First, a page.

Thursday, November 20, 2008

Omega Speedmaster Professional Chronograph 3573.50.00

Well, I finally broke down and got another Omega. It's been a little over two years since I got my first one, a Seamaster Planet Ocean. I've always been a fan of the Speedmaster, not only for its connection to the NASA space program, but also its connection to motorsports. I've been seriously looking at Speedmaster Professionals for a number of months, trying to decide whether to get vintage or new, and if new, then which one? The 3570.50.00 is the model most like the vintage ones and those worn on the moon, with a Hesalite (acrylic) crystal and solid steel caseback. The 3573.50.00 is virtually identical to the other one but features a sapphire crystal with anti-reflective coating, a sapphire exhibition caseback to view the movement, and a movement that is very slightly modified to look better (a small plastic piece is replaced with a metal one.) Ideally, I would have bought a vintage piece, probably from the late 1960s. Unfortunately, prices for excellent vintage pieces are high, and while eBay has lots of vintage Speedmasters, it's difficult to find one that is authentic, original and in good working condition without spending more than a new one. I was actually leaning towards the more "authentic" Hesalite-equipped model (what Omega refers to as the Original Moon Watch), probably because I saw it as being something closer to the vintage models I wanted, but then I realized I really wanted to see the movement and that I would probably also get a vintage one someday, and none of those have exhibition casebacks. Like my Planet Ocean, it took an excellent deal from a reputable online retailer (the same one I got my Planet Ocean from, in fact) to push me over the edge. It also happened that they had the sapphire-equipped model for less than I had planned on paying for the Hesalite-equipped model. So, I got the watch and it's fantastic. For some reason I expected the sapphire crystal to be shaped differently than the Hesalite one, but it's virtually identical. I'm also very happy with the exhibition caseback since unlike my other automatic chronographs there is no winding rotor to block the view, and I could probably spend hours just watching everything move, engage and disengage as the chronograph is started, stopped and reset. I was a little afraid that I would be disappointed with the size. If you've looked at my other watches you've seen I'm a fan of large watches, but while my Speedy Pro is smaller than my Planet Ocean (42mm vs 44.5mm diameters) it certainly does not feel small. "Sleek" might be a better word. Once again, the lack of automatic winding works well here as it is much thinner than any of my automatic chronographs. It lives up to all my expectations and I don't have any complaints.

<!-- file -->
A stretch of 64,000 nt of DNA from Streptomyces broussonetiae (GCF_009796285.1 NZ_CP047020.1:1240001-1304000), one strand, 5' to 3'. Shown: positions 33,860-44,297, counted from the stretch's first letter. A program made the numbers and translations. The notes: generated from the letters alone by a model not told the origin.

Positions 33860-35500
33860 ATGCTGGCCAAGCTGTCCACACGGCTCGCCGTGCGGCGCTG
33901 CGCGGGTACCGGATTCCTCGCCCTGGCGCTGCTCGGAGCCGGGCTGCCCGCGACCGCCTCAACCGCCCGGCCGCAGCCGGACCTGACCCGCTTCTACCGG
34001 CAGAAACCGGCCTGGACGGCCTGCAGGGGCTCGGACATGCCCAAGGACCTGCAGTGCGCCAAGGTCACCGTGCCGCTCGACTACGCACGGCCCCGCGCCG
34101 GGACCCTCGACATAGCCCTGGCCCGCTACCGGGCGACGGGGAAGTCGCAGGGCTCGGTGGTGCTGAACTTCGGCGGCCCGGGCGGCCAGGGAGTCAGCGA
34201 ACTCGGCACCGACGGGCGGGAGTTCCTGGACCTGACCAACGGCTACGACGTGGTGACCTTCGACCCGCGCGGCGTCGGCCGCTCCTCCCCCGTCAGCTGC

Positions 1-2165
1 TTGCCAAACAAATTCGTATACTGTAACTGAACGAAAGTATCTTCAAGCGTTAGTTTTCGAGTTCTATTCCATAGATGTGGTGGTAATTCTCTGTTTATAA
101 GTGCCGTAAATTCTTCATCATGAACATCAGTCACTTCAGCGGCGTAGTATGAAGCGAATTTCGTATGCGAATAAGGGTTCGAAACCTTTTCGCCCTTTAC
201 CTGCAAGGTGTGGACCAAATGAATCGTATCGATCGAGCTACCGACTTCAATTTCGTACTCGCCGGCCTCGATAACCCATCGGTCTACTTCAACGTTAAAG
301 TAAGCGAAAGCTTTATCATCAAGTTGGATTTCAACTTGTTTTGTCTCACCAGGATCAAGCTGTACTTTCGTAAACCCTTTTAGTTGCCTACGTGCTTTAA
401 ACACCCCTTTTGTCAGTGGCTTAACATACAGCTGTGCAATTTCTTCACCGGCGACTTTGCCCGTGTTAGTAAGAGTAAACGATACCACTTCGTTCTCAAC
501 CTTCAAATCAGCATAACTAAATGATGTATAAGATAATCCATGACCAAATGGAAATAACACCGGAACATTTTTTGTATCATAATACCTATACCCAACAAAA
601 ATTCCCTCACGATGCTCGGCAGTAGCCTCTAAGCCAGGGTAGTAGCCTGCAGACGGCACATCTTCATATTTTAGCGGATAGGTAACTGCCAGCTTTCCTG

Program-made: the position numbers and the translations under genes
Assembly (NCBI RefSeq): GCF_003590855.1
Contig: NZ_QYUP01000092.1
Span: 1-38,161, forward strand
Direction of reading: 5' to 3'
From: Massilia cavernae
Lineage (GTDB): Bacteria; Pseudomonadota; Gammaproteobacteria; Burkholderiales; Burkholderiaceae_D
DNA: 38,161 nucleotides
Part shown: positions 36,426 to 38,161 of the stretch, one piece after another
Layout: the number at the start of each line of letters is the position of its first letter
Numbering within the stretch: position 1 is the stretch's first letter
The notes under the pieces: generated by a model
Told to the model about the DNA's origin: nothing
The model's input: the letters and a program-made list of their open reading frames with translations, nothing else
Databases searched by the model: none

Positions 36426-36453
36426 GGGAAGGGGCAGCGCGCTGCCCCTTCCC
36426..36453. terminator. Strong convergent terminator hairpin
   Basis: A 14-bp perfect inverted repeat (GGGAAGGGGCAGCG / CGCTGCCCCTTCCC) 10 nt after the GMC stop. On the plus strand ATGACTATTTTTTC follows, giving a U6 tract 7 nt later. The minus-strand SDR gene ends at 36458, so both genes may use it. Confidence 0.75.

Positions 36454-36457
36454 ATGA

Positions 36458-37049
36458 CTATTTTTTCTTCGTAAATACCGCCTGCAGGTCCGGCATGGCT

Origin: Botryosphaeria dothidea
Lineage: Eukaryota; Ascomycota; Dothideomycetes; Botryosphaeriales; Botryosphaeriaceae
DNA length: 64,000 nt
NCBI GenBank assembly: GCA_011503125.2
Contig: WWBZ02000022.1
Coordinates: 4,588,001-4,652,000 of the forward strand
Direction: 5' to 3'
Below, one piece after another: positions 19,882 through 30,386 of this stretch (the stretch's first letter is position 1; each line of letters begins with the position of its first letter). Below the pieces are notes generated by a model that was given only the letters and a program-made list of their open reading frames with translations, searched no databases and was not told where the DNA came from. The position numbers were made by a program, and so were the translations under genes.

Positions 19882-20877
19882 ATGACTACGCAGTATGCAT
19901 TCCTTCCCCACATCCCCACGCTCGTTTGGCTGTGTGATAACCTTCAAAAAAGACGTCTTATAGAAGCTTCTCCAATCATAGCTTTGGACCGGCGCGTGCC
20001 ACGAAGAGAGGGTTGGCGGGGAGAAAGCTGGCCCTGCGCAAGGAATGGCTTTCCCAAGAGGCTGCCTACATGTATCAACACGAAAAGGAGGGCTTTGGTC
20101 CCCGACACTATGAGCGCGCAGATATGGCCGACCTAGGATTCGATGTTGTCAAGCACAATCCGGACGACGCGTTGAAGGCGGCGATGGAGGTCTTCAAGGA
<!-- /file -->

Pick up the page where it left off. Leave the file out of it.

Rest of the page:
Thursday, November 6, 2008

Casio G-Shock DW-5000SL Spike Lee

I wore this one Monday but didn't get around to posting it until today. This is my newest watch, a Casio G-Shock DW-5000SL. The "SL" is for Spike Lee and this is his "signature" watch. It is the latest watch to commemorate G-Shock's 25th anniversary. You can see it is very similar to the 20th Anniversary DW-5000SP and the 25th Anniversary DW-5025SP-1JF. This Spike Lee differs from those as it has "Water Resist 20 Bar" on the dial instead of "Project Team Tough", has the "40 Acres and a Mule" logo in the backlight (Spike Lee's production company) and has Spike Lee's signature engraved on the screw-down caseback. It also came in a unique package, with a red, black and green tin with the logo and a box with maps of Brooklyn. I'm a fan of Spike Lee's films for the most part (and a huge fan of Do The Right Thing) and I'm glad to have this watch. I'm not sure how limited it will be (if at all) but considering the very similar DW-5025SP-1JF is very limited and very expensive (easily $400 or more) I'd encourange anybody who likes this classic G-Shock model to pick one up, even if they're not big fans of Spike Lee.